Cave system pre-dates dinosaurs, study finds
25 July 2006
Jenolan Caves - a series of spectacular limestone caves in central New South Wales- date back 340 million years, a University-led study has revealed.
"We've shown that these caves are hundreds of millions of years older than any reported date for an open cave anywhere in the world," said Dr Armstrong Osborne, cave specialist and science lecturer from the University's Faculty of Education and Social Work.
"The Blue Mountains began to form 100 million years ago; dinosaurs became extinct 65 million years ago, andTasmania was joined to the mainland as recently as 10,000 years ago. Even in geological terms, 340 million years is a very long time," he said. Dr Armstrong worked with Dr Horst Zwingmann from CSIRO and scientists from the Australian Museum to date samples of clay from the Jenolan Caves - "Working out the age of a cave is working out the age of the stuff that's filling it," he said.
The method involves studying tiny amounts of radioactive potassium present in each sample. Small amounts of radioactive potassium exist in the environment alongside normal potassium, and over time radioactive potassium turns to argon, a gas, which remains trapped, explained Dr Osborne. By measuring the ratio between radioactive potassium and argon - the levels of decay - the scientists could determine how long the clay has existed.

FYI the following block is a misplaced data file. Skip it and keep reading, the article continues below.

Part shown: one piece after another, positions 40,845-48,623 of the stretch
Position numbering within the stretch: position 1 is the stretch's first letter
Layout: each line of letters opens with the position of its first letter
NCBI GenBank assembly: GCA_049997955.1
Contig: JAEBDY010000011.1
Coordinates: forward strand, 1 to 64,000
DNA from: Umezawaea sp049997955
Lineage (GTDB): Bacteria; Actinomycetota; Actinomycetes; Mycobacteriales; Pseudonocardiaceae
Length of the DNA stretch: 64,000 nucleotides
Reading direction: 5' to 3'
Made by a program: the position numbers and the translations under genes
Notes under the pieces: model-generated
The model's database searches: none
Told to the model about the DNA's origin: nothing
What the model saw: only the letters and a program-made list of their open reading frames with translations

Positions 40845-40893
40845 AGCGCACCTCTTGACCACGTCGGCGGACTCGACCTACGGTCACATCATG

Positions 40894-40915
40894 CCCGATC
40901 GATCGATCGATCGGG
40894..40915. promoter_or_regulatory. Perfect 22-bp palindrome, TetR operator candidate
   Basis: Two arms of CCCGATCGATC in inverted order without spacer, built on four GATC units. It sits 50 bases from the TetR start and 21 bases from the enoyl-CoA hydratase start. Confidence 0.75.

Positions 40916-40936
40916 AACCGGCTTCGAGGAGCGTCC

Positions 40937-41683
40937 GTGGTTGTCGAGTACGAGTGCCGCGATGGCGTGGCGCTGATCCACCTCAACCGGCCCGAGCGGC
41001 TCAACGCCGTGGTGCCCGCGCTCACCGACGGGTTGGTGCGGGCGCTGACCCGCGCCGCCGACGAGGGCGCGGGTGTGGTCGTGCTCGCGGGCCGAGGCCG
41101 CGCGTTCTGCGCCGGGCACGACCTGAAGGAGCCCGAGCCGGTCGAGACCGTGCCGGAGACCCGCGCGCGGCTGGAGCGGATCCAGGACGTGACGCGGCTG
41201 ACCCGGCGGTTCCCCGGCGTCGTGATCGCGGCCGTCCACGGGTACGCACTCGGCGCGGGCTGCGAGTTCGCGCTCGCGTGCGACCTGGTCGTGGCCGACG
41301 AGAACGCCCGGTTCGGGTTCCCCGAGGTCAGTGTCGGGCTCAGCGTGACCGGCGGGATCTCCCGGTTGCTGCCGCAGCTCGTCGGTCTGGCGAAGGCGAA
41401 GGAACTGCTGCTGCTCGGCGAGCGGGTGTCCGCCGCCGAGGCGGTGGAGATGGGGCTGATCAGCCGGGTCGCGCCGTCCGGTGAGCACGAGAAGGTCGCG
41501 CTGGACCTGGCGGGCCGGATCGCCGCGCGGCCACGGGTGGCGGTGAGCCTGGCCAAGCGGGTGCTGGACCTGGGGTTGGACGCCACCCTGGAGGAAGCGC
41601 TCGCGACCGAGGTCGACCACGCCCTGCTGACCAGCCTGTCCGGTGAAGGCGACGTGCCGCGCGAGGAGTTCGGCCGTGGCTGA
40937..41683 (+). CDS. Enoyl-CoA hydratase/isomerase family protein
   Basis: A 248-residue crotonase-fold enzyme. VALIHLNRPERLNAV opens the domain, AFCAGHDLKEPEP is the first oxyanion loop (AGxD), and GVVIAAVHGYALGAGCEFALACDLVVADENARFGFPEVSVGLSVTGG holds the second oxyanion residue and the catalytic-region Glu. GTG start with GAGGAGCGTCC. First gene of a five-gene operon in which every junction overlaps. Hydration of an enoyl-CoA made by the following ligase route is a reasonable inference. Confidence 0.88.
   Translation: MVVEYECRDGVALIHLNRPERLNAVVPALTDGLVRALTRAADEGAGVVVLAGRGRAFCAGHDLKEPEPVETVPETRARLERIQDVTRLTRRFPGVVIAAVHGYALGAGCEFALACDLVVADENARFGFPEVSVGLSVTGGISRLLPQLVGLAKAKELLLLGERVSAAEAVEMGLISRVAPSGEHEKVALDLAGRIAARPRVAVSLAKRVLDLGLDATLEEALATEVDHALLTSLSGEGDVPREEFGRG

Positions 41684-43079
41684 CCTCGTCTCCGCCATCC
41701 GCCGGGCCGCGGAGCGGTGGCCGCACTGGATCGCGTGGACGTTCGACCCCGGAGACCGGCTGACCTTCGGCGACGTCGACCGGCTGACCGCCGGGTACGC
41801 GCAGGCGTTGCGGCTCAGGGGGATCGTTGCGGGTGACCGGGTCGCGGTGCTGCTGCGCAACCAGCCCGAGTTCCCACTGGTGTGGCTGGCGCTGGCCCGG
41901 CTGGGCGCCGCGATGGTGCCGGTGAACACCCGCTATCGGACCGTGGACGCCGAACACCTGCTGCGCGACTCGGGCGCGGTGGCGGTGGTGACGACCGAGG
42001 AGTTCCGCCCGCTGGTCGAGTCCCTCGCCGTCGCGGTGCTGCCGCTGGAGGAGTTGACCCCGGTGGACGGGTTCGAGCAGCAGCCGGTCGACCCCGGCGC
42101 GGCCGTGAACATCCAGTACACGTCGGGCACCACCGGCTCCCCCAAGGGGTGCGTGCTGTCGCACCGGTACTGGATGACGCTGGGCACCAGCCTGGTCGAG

The researchers also established that the clay was formed in situ in the caves and that it had not washed in from another source.
"Clay minerals are comprised of stacked sheets. If you find them aggregated - stacked like books - they must have been formed inside the cave. If they had been washed in they would be smashed up," said Dr Osborne.
The dated clays are foundin the Temple of Baal and Orient Caves, formed when clay crystallised after volcanic ash entered the caves.
The discovery has been a long time coming for Dr Osborne. For thirty years he has argued that the caves are much older than has been widely recognised - but even he cannot believe their age. "No-one imagined they would be more than 300 million years old from the Carboniferous period," he said. Until now, the oldest open caves were thought to exist inNew Mexico,dating back 90 million years.
What will this mean for Jenolan Caves tourism? "I think the caves should be nominated for World Heritage listing," he said.
Contact: Jake O'Shaughnessy
Phone: 0421 617 861